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Tattoo Machine: Tall Tales, True Stories,…

Tattoo Machine: Tall Tales, True Stories, and My Life in Ink (original 2009; edition 2009)

by Jeff Johnson

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12134144,893 (3.54)15
Title:Tattoo Machine: Tall Tales, True Stories, and My Life in Ink
Authors:Jeff Johnson
Info:Spiegel & Grau (2009), Hardcover, 272 pages
Collections:Your library
Tags:tattoos, biography

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Tattoo Machine by Jeff Johnson (2009)



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Showing 1-5 of 34 (next | show all)
Fascinating book about a world I've never experienced and am not likely to. ( )
  njcur | Feb 13, 2014 |
the writing is quite compelling and funny. the stories go from very grotesque to extremely comedic, laughing out loud kind of stuff. it seems like a very truthful telling of the life of a street tattoo shop and -if it's not truthful- at the very least it's quite entertaining. two things related to the tattooing world i loved about this book: one, his musings on the style known as "traditional american" and it's resurgence. two, his questioning of the conservative ways in which information is kept hidden among tattooers (a situation that is slowly changing). fun to read. ( )
  eeio | Nov 5, 2012 |
A goal of mine is to eventually get a tattoo, which would be my first one.

Jeff Johnson's "memoir" of his life at his co-owned tattoo shop is a wonderful reading of the "behind the scenes" of a tattoo shop.

Jeff Johnson has a mixture of his life at the shop, his home life and what he thinks of as the future of tattooing.

A quick and interesting read for anyone, not just ones who are interested in tattoos. ( )
  miamismartgirl09 | Jun 27, 2010 |
This review was written for LibraryThing Early Reviewers.
Jeff Johnson's Tattoo Machine is part memoir, part cautionary tale for those wanting their first tattoo, and part breast-beating brag. It reads very fast, and each chapter is an essay on a particular aspect of the tattoo industry. Johnson does a good job of holding the reader's interest, but in the end it feels too light and too repetitive. I'd recommend it to those who enjoyed the reality shows "Miami Ink" and "L.A. Ink," as it goes more in depth and is more revealing of the sex and drugs involved in the business, which can't be shown on television. ( )
  redpersephone | Jun 14, 2010 |
Tattoo artist Johnson tells stories and anecdotes from his almost 20 years in the business. Some give interesting looks behind the scenes of a tattoo shop; some are gross; some funny. Danger, practical jokes, and lots of drugs and drinking feature prominently in the day-to-day life in a tattoo shop. It becomes a little repetitive, and could have used more editing. ( )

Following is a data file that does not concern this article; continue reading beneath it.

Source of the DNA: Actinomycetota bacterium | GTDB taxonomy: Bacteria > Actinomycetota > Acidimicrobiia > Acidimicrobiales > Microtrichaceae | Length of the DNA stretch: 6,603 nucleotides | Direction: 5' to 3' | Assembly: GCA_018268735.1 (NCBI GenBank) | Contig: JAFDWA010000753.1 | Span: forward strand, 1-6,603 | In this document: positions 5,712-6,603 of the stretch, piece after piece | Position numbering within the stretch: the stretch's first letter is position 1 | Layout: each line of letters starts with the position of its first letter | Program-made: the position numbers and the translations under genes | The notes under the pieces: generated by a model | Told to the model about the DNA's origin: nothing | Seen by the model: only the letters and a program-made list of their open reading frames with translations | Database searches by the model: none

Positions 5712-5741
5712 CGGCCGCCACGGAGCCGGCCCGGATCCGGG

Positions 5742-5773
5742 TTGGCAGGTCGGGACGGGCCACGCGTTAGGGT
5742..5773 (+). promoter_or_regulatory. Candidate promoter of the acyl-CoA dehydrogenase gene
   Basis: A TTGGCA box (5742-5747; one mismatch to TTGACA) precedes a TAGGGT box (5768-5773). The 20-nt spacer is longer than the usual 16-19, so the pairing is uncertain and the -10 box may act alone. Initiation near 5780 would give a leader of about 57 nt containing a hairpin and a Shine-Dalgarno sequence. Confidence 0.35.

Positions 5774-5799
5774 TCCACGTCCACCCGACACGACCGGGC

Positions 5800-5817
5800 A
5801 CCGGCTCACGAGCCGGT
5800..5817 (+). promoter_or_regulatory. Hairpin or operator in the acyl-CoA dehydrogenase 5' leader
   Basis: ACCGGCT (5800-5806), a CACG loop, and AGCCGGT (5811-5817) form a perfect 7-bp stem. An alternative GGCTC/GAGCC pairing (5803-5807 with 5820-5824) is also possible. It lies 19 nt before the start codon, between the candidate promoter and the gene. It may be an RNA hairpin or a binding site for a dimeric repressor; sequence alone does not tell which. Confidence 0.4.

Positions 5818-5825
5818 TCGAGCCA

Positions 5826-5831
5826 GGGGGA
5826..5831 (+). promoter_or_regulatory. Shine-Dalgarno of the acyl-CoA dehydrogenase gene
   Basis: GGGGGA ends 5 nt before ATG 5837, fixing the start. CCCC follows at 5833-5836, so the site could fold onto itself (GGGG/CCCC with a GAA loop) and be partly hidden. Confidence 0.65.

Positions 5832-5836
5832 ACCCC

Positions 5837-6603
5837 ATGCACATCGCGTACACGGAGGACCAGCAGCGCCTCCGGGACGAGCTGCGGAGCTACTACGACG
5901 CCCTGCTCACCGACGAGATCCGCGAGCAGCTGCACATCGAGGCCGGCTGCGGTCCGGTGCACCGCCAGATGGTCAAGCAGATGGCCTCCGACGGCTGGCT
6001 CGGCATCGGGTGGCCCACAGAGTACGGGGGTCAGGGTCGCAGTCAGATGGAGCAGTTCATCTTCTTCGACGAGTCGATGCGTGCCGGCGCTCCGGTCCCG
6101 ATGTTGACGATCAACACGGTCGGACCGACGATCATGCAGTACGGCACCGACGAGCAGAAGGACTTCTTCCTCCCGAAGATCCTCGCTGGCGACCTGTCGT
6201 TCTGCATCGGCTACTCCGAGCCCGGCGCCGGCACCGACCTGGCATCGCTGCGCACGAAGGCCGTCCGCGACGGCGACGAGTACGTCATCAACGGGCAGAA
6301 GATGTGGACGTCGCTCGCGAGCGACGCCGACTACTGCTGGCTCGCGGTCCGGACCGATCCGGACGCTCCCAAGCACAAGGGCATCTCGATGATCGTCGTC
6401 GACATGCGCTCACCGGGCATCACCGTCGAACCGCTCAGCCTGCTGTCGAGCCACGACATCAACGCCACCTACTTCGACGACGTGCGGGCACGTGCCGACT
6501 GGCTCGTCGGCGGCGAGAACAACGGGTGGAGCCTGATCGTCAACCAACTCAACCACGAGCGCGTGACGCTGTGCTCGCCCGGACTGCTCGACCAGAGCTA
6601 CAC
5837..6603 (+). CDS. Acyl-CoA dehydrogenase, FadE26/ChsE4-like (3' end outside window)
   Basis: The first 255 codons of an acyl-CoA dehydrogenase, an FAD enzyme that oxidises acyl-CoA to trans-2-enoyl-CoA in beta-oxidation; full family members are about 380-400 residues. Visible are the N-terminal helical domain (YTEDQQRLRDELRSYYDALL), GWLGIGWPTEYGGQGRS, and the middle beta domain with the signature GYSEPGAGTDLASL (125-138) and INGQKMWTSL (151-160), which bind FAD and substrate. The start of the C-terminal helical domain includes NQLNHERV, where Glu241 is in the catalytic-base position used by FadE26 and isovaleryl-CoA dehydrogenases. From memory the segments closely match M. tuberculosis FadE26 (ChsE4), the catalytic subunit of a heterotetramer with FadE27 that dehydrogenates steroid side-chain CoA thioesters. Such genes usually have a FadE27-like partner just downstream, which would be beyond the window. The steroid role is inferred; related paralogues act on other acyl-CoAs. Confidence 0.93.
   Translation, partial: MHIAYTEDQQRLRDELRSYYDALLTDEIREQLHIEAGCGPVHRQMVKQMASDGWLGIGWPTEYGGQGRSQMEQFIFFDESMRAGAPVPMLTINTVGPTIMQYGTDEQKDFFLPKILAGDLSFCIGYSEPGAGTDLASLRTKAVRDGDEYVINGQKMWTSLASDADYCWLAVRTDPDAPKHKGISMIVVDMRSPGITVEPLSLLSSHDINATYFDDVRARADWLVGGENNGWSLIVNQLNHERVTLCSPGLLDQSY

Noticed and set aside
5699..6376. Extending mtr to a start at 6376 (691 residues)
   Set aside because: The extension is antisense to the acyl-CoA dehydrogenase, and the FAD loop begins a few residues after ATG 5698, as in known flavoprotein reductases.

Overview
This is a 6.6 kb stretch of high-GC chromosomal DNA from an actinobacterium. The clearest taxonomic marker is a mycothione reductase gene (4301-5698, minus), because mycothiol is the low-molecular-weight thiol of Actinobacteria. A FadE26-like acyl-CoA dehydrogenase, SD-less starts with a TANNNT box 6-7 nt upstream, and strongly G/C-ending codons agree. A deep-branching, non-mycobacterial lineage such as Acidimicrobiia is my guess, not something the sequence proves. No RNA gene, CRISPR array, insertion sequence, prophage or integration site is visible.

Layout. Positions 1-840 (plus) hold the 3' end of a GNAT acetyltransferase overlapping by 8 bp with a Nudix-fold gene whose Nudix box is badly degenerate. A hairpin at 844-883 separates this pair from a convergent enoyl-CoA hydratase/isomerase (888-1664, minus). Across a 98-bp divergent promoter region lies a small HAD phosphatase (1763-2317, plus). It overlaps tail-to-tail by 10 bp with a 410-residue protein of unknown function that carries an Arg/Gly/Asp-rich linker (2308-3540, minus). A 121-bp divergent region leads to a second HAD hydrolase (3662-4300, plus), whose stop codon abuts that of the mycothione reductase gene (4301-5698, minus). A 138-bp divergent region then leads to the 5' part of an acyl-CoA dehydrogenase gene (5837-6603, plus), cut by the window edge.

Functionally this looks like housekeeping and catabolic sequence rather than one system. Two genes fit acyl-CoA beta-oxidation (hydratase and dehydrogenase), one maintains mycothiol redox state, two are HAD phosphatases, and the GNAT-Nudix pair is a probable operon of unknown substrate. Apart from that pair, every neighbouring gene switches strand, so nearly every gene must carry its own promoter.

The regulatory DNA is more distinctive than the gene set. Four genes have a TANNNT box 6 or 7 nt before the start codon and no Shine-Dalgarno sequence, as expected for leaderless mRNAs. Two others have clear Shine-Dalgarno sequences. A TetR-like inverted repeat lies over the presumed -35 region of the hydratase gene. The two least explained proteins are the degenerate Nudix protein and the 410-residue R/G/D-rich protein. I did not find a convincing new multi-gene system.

alexann | Jan 1, 2010 |
Showing 1-5 of 34 (next | show all)
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For all the swamp panthers drawing late tonight. Dream hard.
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From the outside at 9:00 AM the tattoo shop always reminds me of a fun-house curio shack lifted out of an old Eastern European circus.
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Amazon.com Amazon.com Review (ISBN 0385530528, Hardcover)

Katherine Dunn Reviews Tattoo Machine

Katherine Dunn is the author of three novels, Attic, Truck, and Geek Love, which was a finalist for the National Book Award. Read her guest review of Jeff Johnson's Tattoo Machine:

The topic is prickly, but Tattoo Machine is a charmer. Jeff Johnson is a sharp-eyed master tattoo artist, and an extraordinary writer. His own remarkable story of up-from-under redemption weaves through this engaging, gritty, and meticulous examination of the shadowed art of personal symbolism. As co-owner and manager of the famed Sea Tramp Tattoo shop in Portland, Oregon, Johnson has 18 years of hard-won insider knowledge. He presents that expertise with lyrical prose, savage humor, and enormous compassion. In the process he documents a seismic shift in cultural attitudes.

Thirty years ago, when I first started looking at tattoos in a serious way, skin art was commonly associated with criminals and drunken sailors. Cops assumed any woman with a tattoo was a prostitute. There were artists and mystics who flaunted the outlaw aura of their tattoos. But there was also a secret world in which engineers, business tycoons and surgeons hid elaborate tattoos beneath their suits and scrubs. A prim, strict trauma nurse of my acquaintance took years to complete the storm of Japanese plum blossoms that whirled around her torso. Only her closest friends knew what she considered her true identity.

Now, that secret world has exploded into the light. More than half the working adults in the United States casually sport at least one tattoo. Johnson gives us not just the why but the how of this transfiguration. He provides an entertaining dictionary of tattoo lingo, and a primer on what to look for and what to avoid in shopping for a tattoo. He explains what’s going on in the needle, the mind of the artist, the skin of the tattooed, and the back room, basement and latrines of the tattoo shop. He tracks the rapid evolution of the art and the fierce rivalry of different schools of design and technique. And he does all this with vivid characters, mesmerizing human tales-within-tales, and plenty of scabrous shenanigans. Tattoo Machine is informative, intelligent, and beautifully written. Marked or un-marked, the reader comes away with wiser, more generous eyes.—Katherine Dunn

(retrieved from Amazon Thu, 12 Mar 2015 17:58:23 -0400)

(see all 2 descriptions)

A behind-the-scenes tour of the fabled tattoo industry on the arm of a swashbuckling insider and natural-born storyteller.

(summary from another edition)

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